1.) Hitch Height - - when it is off by much more than one inch, it can and will produce issues when towing. The hitch height listed on the Airstream website is 19" for the '68 Globetrotter - - you may find as I did with my Minuet that the actual hitch height is lower due to axle settling (on my Minuet the hitch height was almost 1.5" lower than the factory recommended height prior to having the new axle installed). When properly setup, your trailer should be nearly level (or ever so slightly low in the front). You can find directions for setting up the Reese Weight Distributing Hitch at: Reese Weight Distributing Hitch Installation Directions

2.) Shock Absorbers - - if well worn can have a modest impact on tracking. This was very minor on my tandem axle Overlander, but quite a bit more noticeable on the Minuet with its single axle.

3.) Traveling with the fresh water tank full on the Minuet produces much better road manners as it puts most of its weight on the hitch (the water tank on the Minuet is mounted under the front sofa below the front windows). If my memory serves correct, the water tank on your Globetrotter is mounted under the front window as well - - if this is the case traveling with it full or near full should add some beneficial hitch weight.

4.) Traveling with at least one of the two propane tanks full helps with a small amount of additional weight on the hitch.

5.) Check your tires to be sure that they are ST rated trailer tires of the correct capacity for your coach, and that they are inflated - - inadequate inflation or automotive tires could produce unwanted sway.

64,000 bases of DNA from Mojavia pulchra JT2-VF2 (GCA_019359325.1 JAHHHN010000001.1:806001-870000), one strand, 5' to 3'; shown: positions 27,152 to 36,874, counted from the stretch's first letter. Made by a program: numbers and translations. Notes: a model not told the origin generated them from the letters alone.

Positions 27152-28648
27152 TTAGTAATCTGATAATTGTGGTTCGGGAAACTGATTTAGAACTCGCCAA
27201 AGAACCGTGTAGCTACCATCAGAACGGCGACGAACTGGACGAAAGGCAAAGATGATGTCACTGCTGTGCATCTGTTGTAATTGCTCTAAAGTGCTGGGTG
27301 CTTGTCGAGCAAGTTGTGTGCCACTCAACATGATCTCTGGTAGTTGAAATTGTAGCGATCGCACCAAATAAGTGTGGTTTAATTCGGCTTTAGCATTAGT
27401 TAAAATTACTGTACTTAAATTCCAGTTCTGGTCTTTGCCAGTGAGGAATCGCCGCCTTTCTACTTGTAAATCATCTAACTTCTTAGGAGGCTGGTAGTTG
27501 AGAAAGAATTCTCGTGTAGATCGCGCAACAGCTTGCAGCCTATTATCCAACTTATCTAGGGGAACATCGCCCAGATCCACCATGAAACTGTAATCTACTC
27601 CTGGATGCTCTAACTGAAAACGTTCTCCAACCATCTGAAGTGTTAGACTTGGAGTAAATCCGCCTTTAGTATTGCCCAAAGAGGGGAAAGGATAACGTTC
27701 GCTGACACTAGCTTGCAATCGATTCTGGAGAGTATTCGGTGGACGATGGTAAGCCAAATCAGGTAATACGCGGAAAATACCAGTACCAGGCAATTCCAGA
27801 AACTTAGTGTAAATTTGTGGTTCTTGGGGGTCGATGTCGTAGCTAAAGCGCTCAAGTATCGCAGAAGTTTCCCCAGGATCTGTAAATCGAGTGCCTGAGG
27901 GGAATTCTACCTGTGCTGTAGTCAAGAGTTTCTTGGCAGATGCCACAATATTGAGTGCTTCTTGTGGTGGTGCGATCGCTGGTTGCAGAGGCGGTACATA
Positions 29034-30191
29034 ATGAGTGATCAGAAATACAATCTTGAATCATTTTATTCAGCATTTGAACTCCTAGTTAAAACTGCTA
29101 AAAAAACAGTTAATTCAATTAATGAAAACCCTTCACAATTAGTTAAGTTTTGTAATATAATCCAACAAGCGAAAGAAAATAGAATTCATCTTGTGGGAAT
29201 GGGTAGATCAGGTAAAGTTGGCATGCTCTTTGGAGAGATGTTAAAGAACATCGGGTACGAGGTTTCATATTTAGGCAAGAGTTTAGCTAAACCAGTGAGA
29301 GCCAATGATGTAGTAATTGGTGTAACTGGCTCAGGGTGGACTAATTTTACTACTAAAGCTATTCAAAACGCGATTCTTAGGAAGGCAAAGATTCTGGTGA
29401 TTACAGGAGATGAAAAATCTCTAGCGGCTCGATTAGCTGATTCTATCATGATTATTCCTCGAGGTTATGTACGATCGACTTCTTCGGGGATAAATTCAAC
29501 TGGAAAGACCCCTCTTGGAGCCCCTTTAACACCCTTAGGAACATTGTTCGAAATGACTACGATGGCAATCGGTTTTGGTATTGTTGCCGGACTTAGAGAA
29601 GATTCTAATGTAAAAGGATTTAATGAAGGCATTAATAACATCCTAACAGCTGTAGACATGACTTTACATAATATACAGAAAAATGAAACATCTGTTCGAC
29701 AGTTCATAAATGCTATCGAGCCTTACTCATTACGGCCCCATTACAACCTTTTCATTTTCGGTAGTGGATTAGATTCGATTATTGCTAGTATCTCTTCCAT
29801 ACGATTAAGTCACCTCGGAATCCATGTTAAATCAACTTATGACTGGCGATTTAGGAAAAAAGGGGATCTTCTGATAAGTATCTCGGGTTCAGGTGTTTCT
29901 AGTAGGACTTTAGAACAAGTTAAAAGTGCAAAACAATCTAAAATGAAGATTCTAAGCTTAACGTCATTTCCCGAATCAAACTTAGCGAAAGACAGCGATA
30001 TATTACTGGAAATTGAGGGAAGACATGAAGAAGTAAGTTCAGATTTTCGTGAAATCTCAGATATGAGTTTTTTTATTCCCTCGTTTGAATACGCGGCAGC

6.) Check your draw bar to be sure that it isn't one designed for a van with a rear door mounted spare. These "conversion van" draw bars were somewhat longer (measuring from receiver to ball) and could cause some weird handling conditions - - both sway and to a lesser extent, purpoising.

7.) The lightest Reese weight distribution bars that you are likely to find available from most suppliers will likely be the 500 pound bars. I use the 500 pound bars with the Minuet (its fully loaded hitch weight runs close to 550 pounds on most trips) when towing with the Suburban - - when towing with the Cadillac, I use 700 pound bars to compensate for the soft springing characteristic of '70s era Cadillacs. At one time, you could get Reese weight distribution bars rated as little as 350 pounds but I haven't seen these listed in any catalogs recently. I would suggest having the trailer weighed when loaded for a trip so that you know both the gross weight of the trailer and the tongue weight. I was rather surprised to learn that my Minuet carried so much weight on the tongue (550 pounds) with a coach gross weight of 3,100 pounds when loaded for a vacation - - this will also help to point to any need for shifiting of load in the trailer (if you find that you have less than 15% of the gross weight on the tongue).

I will admit that to never having been a fan of the friction sway control, but did use a Reese friction sway on the Minuet for a very short time. When I learned from the Engineering Department at Reese that the Dual Cam would work with any coach having at least 400 pounds on the hitch, I made the switch to the Dual Cam on the Minuet. The nice feature about the Dual cam is that you do not need to constantly adjust the system - - once adjsted it needs no further attention unless a change is made in tow vehicles. With the friction sway control it was a constant process of loosening for slick roads and tightening for gusty winds or heavy semi traffic. Quite honestly, if the hitch is properly adjusted and the suspension and running gear of the trailer are in good shape with a balanced load in the coach, there shouldn't be a significant amount of sway under normal driving conditions.